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WooHoo2You
January 12th 06, 04:22 AM
Okay, I decided to go with this system from Cyber Power Systems. If I pull
one stick of slower 512MB RAM from my current PC and put in the new one I
will be receiving shortly, will in cause the two sticks of dual-channel DDR
400 3200 RAM to run at a slower speed?

I really appreciate all of your replies and help, they have been invaluable
to me.

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Ed Light
January 12th 06, 05:29 AM
Unmatched sticks may not run in dual channel properly. You just have to try
it.


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WooHoo2You
January 12th 06, 10:26 AM
"Ed Light" > wrote in message
news:[email protected]
> Unmatched sticks may not run in dual channel properly. You just have to
> try it.

I already have two sticks running in dual-channel mode, however I have seen
conflicting information online saying it will cause all the RAM to run at
the speed of the slowest stick. (i.e. the weakest link in the chain)
Basically, will it hurt me to add another 512 MB of ram that is not of the
same quality.

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Ed Light
January 12th 06, 11:14 AM
3 sticks of 512 will either go back to single channel or not run at all. It
should show allowed socket populations in the motherboard manual.

If you mean, you will use two dual channel kits of 2 x 256, then since they
don't match they may not run in dual channel. If they do, you can run them
at the speed of the slow ones. If they're all pc3200 they may default to
pc2700, which K8's can tend to do with 4 sticks, but you can try setting
them to pc3200 manually and see if they can pass memtest86 overnight, or
even boot up. My board accepts it, no problem.

However, when you set it manually to pc3200 it may mistakenly keep tighter
timings that it may have set while on auto at pc2700. So, I'd write down
what it chose for pc3200 before starting in with the 4 sticks. Then, lock
them in by going to manual. After manually setting pc3200, check up on
them -- you can set them all manually from the paper. Had to do that on
mine. The memory actually ran ok on the tighter timings, but memtest
pronounced it slower than with the looser timings!


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Peter van der Goes
January 12th 06, 04:33 PM
"Ed Light" > wrote in message
news:[email protected]
>3 sticks of 512 will either go back to single channel or not run at all. It
>should show allowed socket populations in the motherboard manual.
>
> If you mean, you will use two dual channel kits of 2 x 256, then since
> they don't match they may not run in dual channel. If they do, you can run
> them at the speed of the slow ones. If they're all pc3200 they may default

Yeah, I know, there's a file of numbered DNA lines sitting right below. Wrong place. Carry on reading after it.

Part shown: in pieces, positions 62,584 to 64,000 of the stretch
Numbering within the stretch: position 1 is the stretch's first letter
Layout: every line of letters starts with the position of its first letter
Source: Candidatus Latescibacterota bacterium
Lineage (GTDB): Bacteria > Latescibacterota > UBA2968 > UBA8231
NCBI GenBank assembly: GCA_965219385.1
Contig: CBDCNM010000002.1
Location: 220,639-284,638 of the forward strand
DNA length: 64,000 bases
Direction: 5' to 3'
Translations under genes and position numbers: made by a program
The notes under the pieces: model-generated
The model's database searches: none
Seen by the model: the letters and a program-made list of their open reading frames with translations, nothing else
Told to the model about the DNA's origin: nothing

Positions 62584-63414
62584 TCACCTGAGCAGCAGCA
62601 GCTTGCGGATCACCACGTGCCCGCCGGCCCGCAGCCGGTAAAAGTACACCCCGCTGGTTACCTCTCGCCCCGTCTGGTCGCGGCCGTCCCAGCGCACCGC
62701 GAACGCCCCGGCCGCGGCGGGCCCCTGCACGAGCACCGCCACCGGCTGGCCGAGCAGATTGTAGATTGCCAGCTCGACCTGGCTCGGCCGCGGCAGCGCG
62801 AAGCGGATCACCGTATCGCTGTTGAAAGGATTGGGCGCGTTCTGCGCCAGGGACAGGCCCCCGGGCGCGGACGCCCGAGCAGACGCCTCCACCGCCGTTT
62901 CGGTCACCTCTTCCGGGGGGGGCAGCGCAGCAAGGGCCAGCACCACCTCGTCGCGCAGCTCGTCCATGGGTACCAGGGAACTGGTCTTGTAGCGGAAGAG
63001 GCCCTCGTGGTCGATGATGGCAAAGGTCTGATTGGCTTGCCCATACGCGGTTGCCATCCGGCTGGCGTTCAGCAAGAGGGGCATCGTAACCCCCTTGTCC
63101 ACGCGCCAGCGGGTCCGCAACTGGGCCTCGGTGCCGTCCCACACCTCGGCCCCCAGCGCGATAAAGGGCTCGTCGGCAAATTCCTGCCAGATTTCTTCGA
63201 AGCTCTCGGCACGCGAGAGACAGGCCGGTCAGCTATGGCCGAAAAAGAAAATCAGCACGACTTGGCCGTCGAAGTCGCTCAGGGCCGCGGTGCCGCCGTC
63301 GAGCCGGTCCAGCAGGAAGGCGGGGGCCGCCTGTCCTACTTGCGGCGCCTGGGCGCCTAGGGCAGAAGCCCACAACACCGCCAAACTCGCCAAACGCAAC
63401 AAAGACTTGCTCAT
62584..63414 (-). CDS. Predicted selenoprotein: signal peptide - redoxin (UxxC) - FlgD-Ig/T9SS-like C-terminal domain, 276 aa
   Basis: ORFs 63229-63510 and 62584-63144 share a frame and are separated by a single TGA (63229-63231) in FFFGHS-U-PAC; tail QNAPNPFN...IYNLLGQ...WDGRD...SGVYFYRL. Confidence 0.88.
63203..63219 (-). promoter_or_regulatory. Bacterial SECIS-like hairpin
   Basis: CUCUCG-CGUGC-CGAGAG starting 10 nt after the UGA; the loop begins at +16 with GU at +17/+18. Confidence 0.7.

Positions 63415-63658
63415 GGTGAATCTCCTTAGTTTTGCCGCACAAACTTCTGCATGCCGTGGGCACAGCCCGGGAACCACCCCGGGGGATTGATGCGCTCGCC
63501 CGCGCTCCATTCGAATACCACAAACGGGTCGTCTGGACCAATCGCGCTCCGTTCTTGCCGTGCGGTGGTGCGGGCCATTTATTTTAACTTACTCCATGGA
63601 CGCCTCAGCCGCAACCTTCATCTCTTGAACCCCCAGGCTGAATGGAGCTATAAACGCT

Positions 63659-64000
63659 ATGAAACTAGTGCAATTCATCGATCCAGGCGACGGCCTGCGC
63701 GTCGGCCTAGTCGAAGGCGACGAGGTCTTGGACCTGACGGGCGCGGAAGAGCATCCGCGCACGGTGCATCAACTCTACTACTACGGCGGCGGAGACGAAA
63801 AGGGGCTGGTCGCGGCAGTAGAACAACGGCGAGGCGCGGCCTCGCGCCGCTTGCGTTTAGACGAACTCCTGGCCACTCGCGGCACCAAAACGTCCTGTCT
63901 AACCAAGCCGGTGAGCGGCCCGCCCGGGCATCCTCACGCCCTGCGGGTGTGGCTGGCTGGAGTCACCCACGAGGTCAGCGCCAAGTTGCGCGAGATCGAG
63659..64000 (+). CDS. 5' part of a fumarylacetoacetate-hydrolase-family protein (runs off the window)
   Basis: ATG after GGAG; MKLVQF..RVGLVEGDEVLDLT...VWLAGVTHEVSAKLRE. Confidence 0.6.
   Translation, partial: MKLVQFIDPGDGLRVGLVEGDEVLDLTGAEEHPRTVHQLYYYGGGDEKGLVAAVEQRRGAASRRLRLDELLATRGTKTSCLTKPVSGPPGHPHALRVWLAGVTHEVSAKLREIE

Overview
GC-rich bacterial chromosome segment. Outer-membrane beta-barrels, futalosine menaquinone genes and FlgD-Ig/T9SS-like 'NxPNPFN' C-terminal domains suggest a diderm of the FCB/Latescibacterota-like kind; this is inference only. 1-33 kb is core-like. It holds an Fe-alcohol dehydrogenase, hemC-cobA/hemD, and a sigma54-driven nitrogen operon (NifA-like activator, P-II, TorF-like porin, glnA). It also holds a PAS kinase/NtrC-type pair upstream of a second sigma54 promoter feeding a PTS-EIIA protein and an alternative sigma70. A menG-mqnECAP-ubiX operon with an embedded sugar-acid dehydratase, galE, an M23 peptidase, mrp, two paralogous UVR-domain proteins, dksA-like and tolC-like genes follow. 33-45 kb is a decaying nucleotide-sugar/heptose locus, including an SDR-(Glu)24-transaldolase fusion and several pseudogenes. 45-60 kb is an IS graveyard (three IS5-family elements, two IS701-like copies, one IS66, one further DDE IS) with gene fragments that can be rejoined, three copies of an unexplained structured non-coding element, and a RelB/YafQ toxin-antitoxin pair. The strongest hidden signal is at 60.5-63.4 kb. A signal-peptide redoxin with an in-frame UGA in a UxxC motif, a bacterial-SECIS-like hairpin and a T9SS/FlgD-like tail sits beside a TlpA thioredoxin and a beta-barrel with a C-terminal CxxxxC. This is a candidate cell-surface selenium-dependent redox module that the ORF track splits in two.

> to pc2700, which K8's can tend to do with 4 sticks, but you can try
> setting them to pc3200 manually and see if they can pass memtest86
> overnight, or even boot up. My board accepts it, no problem.
>
> However, when you set it manually to pc3200 it may mistakenly keep tighter
> timings that it may have set while on auto at pc2700. So, I'd write down
> what it chose for pc3200 before starting in with the 4 sticks. Then, lock
> them in by going to manual. After manually setting pc3200, check up on
> them -- you can set them all manually from the paper. Had to do that on
> mine. The memory actually ran ok on the tighter timings, but memtest
> pronounced it slower than with the looser timings!
>
>
> --
> Ed Light
>
Pardon the interruption for what may be a "dumb" question.
I've recently added a second pair of matched 512 meg PC4000 modules to my
A8V Deluxe.
It now sports 4 512 Meg modules (all same mfg and specs).
When I look in my BIOS, the setting for the memory is "Auto" and I can't
figure out how to see what speed it's actually running at. I realize that I
can set it manually, but is there some utility that will show the actual
speed?
I've got my 3200+ Winchester running at 2.5 GHz.
FWIW, I don't perceive and reduction in performance in normal use.

General Schvantzkoph
January 12th 06, 04:41 PM
>
> Pardon the interruption for what may be a "dumb" question.
> I've recently added a second pair of matched 512 meg PC4000 modules to my
> A8V Deluxe.
> It now sports 4 512 Meg modules (all same mfg and specs).
> When I look in my BIOS, the setting for the memory is "Auto" and I can't
> figure out how to see what speed it's actually running at. I realize that I
> can set it manually, but is there some utility that will show the actual
> speed?
> I've got my 3200+ Winchester running at 2.5 GHz.
> FWIW, I don't perceive and reduction in performance in normal use.

The BIOS will display the speed during the boot process. It goes by fast
but you should be able to catch it as it goes by. If you have it set to
auto chances are that the speed will be 166MHz assuming that your DIMMs
are double sided. If they are single sided then the speed will be set to
200MHz.

Ed Light
January 13th 06, 02:25 AM
"Peter van der Goes" > wrote

> Pardon the interruption for what may be a "dumb" question.
> I've recently added a second pair of matched 512 meg PC4000 modules to my
> A8V Deluxe.
> It now sports 4 512 Meg modules (all same mfg and specs).
> When I look in my BIOS, the setting for the memory is "Auto" and I can't
> figure out how to see what speed it's actually running at. I realize that
> I can set it manually, but is there some utility that will show the actual
> speed?

Yes, cpuz.


> I've got my 3200+ Winchester running at 2.5 GHz.
> FWIW, I don't perceive and reduction in performance in normal use.

It wouldn't be much. Maybe 5% at the most. The K8 has such fast memory
access, which is the main thing.


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Peter van der Goes
January 13th 06, 02:04 PM
"Ed Light" > wrote in message
news:[email protected]
>
> "Peter van der Goes" > wrote
>